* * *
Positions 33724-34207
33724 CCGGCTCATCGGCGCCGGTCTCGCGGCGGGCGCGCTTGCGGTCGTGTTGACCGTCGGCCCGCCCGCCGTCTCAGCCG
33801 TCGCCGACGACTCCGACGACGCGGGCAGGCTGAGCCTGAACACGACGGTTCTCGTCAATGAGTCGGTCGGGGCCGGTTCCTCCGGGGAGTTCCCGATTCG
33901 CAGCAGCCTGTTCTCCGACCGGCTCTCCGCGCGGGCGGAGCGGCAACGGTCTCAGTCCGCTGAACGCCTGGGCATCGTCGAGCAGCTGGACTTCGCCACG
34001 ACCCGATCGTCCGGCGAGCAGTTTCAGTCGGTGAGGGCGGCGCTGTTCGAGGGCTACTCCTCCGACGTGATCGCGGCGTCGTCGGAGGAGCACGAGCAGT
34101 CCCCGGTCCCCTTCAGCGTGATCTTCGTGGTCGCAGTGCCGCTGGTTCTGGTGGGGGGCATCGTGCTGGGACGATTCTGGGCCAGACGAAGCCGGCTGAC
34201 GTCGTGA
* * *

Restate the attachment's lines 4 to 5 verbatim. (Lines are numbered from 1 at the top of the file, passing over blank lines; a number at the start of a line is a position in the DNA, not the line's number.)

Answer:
33901 CAGCAGCCTGTTCTCCGACCGGCTCTCCGCGCGGGCGGAGCGGCAACGGTCTCAGTCCGCTGAACGCCTGGGCATCGTCGAGCAGCTGGACTTCGCCACG
34001 ACCCGATCGTCCGGCGAGCAGTTTCAGTCGGTGAGGGCGGCGCTGTTCGAGGGCTACTCCTCCGACGTGATCGCGGCGTCGTCGGAGGAGCACGAGCAGT